parameter, the one whose variance is

    smaller is said to be relatively efficient.

    10-23

    Relative Efficiency

    The sample mean and sample median

    are both unbiased estimators of the

    population mean.

    However, the sample median has a greater

    variance than the sample mean.

    10-25

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    Relative Efficiency

    So we choose the sample mean since it is

    relatively efficient when compared to the

    sample median.

    As it turns out, the sample mean is the

    best estimator of the population mean.

    10-27

    Estimating when is known

    Recall:

    10-29

    122 ZZZP

    n

    xZ

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    Estimating when is known

    Substitute into the probability equation

    This equation provides us a confidence

    interval estimate of

    10-33

    122

    nZx

    nZxP

    Estimating when is known

    Substitute into the probability equation

    Lower Confidence Limit:

    Upper Confidence Limit:

    10-35

    122

    nZx

    nZxP

    nZx

    2

    nZx

    2

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    Estimating when is known

    Substitute into the probability equation

    The probability (1-) is the confidence level, which is a measure of how frequently the

    interval will include .

    10-36

    122

    nZx

    nZxP

    Example: Doll Computers

    The Doll Computer Company makes its own computers and delivers them directly to customers

    who order them via Internet.

    Demand during lead time is normally distributed. The Operations manager needs to know the mean to

    compute the optimum inventory level.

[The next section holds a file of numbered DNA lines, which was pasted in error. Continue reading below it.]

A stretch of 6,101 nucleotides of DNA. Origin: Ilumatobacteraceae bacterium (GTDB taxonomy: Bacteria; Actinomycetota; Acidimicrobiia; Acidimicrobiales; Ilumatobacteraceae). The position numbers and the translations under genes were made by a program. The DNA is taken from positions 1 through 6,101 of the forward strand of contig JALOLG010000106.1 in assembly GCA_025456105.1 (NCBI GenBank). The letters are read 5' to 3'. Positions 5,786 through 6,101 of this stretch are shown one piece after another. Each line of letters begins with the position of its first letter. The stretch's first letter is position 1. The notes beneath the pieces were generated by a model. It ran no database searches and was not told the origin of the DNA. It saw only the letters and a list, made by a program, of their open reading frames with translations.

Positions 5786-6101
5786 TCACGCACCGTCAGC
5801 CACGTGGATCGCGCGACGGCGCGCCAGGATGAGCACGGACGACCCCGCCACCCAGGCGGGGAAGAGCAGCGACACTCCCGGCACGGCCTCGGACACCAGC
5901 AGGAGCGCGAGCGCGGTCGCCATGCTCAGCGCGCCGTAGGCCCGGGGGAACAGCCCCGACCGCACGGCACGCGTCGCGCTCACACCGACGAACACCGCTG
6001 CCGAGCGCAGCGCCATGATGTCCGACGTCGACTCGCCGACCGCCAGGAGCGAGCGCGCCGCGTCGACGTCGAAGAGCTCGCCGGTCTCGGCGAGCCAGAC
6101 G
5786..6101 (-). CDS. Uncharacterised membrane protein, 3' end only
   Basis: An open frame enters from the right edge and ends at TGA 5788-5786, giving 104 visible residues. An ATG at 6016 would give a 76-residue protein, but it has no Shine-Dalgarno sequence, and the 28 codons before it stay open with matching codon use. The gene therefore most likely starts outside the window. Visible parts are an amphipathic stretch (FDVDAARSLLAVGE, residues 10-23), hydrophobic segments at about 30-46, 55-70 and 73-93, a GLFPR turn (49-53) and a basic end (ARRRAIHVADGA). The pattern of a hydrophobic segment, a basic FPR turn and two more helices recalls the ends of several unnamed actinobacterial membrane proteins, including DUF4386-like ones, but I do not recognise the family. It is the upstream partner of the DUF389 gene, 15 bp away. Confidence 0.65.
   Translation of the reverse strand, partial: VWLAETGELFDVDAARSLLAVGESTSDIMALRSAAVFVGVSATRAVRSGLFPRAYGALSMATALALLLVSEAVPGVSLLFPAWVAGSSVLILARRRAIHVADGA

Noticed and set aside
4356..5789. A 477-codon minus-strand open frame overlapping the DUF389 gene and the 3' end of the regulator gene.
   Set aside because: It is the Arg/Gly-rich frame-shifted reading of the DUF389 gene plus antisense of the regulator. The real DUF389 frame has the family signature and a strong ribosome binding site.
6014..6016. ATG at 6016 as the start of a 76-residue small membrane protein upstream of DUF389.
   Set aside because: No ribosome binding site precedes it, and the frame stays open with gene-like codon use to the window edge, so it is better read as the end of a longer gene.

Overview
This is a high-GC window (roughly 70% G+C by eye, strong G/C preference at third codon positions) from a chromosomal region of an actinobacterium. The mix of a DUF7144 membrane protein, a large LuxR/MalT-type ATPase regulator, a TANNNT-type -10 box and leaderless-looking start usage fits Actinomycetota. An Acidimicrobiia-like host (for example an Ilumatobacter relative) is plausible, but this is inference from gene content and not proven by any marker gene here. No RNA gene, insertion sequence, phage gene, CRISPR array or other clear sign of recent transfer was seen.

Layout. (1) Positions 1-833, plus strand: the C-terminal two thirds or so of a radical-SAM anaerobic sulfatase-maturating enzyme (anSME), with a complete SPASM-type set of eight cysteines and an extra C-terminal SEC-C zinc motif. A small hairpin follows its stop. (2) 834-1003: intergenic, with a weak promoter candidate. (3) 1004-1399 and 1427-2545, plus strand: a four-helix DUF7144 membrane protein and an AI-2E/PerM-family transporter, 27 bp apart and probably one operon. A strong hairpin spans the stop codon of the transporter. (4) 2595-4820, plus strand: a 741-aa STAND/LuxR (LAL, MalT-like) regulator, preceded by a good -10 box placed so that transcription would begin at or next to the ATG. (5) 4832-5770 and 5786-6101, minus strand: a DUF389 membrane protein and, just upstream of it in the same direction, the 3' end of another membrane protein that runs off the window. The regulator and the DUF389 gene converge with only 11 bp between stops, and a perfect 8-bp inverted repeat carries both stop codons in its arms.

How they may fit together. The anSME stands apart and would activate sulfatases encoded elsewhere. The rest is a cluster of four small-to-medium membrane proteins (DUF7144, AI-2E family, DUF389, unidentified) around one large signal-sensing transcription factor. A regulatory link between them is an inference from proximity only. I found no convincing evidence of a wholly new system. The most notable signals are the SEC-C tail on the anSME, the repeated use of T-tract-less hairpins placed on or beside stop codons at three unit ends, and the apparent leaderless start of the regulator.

10-37

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    Example: Doll Computers

    He observes 25 lead time periods. Use file Xm10-01

    The manager would like a 95% confidence interval estimate of the mean demand during

    lead time. Assume that the standard deviation is 75 computers.

    10-38

    Example: Doll Computers

    The estimation for the mean demand during lead time lies between 340.76 and 399.56.

    This estimator is correct 95% of the time. That also means that 5% of the time the estimator will be

    incorrect.

    We often refer to the 95% figure as 19 times out of 20, which emphasizes the long-run aspect of

    the confidence level.

    10-39

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    Determining a sample size

    In Chapter 5 we pointed out that sampling error is the difference between an estimator and a

    parameter.

    We can also define this difference as the error of estimation.

    In this chapter this can be expressed as the difference between and .

    10-40

    Determining sample size

    With a little algebra we find the sample size to estimate a mean.

    Where B: the bound on the error of estimation

    10-41

    22/

    B

    zn

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    Determining sample size

    The manager has decided that the estimate of the mean demand during lead time should be

    within 16 units.

    10-42